Some of the changes I’ve gone through in the past few months have been good. I was watching way too much TV with cable, and who knows, maybe I will again when I get it back. But I’ve been reading more, writing a lot, too, listening to much more music, even listening to local college radio, which has been surprisingly good at times. I always appreciated the routines I had back there and will gladly get back into them. I’m left with the realization that you could lose it all in a minute, and when you've lost it all, all you can do is simply gather your resources and start over again. Feel like an asshole for awhile. Feel wounded. Feel like the world owes you something. But sooner or later, you align yourself with the hardness of the world, and jump back into the freezing cold stream of life where, ultimately, the only person who’s going to keep you treading water is you.
Not to say I haven’t appreciated the support over the past few months. Friends have been good, landlord’s family has been very helpful, crucial in terms of getting me set up with a new place to stay, and I suspect most people have either forgotten what happened to me, or quietly filed it away in the “shit that happened to Bill in the near past” file. I don’t dwell on it much now these few months later, so I sure as hell don’t want to make other people dwell on it. Everyone always asks when I’m getting back there, a few minutes of bitching and moaning about how long it’s taking, but rest assured, wheels are turning now, and I can see I will be back there soon.
I don’t picture any huge emotional revelations. I’ve gone back there a few times to gather things, winter clothes, some DVDs I was thinking about, and the place has been forlorn, dirty as the windows were knocked out for so long, the yard a mess with unraked leaves, all my furniture and belongings packed into one part of the floor so plumbers could tear out a small part of the ceiling to get at the pipes, little off-kilter things like that, as we all waited for work to begin.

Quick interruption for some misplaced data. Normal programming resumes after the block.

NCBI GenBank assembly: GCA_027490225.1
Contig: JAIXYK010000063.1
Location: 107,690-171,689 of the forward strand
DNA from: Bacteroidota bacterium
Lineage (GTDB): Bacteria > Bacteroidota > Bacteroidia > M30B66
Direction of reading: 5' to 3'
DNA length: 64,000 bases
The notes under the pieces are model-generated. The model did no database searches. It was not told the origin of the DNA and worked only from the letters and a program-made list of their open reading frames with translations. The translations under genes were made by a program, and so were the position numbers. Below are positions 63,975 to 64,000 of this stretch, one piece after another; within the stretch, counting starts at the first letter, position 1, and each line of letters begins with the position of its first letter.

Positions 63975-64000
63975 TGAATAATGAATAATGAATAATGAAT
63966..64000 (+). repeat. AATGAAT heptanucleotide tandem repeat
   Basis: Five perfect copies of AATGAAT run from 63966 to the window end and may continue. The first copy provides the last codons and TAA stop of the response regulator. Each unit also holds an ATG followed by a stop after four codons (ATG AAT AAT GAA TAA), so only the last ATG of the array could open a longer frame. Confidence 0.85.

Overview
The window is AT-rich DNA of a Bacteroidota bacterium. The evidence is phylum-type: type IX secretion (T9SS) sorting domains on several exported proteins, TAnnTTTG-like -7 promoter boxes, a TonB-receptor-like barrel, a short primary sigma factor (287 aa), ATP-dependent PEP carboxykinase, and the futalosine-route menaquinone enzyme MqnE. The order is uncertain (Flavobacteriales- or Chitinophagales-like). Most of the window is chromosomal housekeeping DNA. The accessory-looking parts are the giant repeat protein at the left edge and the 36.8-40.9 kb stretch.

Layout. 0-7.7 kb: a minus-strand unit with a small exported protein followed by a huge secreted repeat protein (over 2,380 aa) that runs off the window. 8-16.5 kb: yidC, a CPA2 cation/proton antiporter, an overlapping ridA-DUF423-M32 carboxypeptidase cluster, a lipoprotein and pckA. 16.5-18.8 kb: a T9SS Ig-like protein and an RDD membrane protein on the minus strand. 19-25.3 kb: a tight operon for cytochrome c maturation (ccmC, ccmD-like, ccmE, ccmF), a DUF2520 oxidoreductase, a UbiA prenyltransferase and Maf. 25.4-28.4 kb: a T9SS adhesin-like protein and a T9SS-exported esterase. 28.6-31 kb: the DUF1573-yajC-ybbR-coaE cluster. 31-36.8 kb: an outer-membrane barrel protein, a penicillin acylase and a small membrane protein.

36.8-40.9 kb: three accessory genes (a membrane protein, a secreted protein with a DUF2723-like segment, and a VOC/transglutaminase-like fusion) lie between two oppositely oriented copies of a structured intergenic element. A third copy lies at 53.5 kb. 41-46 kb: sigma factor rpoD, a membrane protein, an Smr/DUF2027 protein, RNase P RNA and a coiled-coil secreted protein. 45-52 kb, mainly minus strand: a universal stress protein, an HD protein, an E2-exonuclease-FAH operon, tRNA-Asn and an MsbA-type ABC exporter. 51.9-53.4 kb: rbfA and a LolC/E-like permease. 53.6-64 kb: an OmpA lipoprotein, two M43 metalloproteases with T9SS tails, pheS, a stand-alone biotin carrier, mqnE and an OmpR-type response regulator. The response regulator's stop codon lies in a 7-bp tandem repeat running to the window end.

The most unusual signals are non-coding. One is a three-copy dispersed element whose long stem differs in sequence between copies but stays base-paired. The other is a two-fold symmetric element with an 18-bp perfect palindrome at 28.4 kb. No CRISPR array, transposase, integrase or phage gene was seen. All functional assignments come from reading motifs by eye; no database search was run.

My landlord, I suspect, will be weeping when she gets back, tears of joy, probably pain, too, over things she lost in the fire, as she lost a lot more than I or the upstairs tenant did. She’s lived there since the early 60s, started a family and made a life there, so I know the emotional attachment she has to the place is much larger than mine. I can only hope she spends the rest of her days there in peace, never going through anything this harrowing again, as it’s a shit experience at any age, much less in your 70s at a point where you think life is going to even out and let you take it all in before darkness falls.
And I can see, one day I’ll have to move on, a proposition that scared the hell out of me before all this. But I’ve seen – living a few months in another neighborhood – it’s not such a bad deal. You move somewhere else, pick up a few new tricks, learn a little more about the world, and go on doing whatever you do. World doesn’t end. I hope to stay in that apartment a few more years, at least, but I’ve seen with my own eyes, there are other neighborhoods I could handle in Queens (Manhattan and Brooklyn, forget it, too expensive, Bronx I’ve done and not going back, Staten Island, another country). I’d hardly call it a sense of freedom, more like being exposed, against my will, to other neighborhoods, and realizing people live there, too, just as I do in mine!
So, it was a strange, unsettling year that, I guess, should have left me rattled and battle-scarred. But in reality I feel a little more weightless, surely a little harder, which is what happens when bad shit like this gets thrown your way. There’s the famous saying, “That which cannot kill you makes you stronger.” But I’ve learned this year, that’s bullshit. You expose yourself routinely to things that have the capacity to kill you, sooner or later, they will sap your strength and take your life. You get these things in small doses, a house fire, once in a lifetime, you can pound your chest and bellow, “I’m stronger for all I’ve been through!”
But, man, if that shit happened to me routinely, I’d be a wreck right now. We can’t pick and choose some of our crises. They pick and choose us. As noted, one at a time, once in a blue moon, you can ruminate on them, take strength in the fact that you lived through them and have found your way back to normalcy of some sort. But if this shit happened every other day, like bombs dropping, it would destroy my life. Yours, too, no matter how old or young, how weak or strong you really are.
Things to think about for the new year! Things to think about as you get older. I hope I’m sitting in my apartment, this day next year, and thinking, “Shit, nothing happened this year.”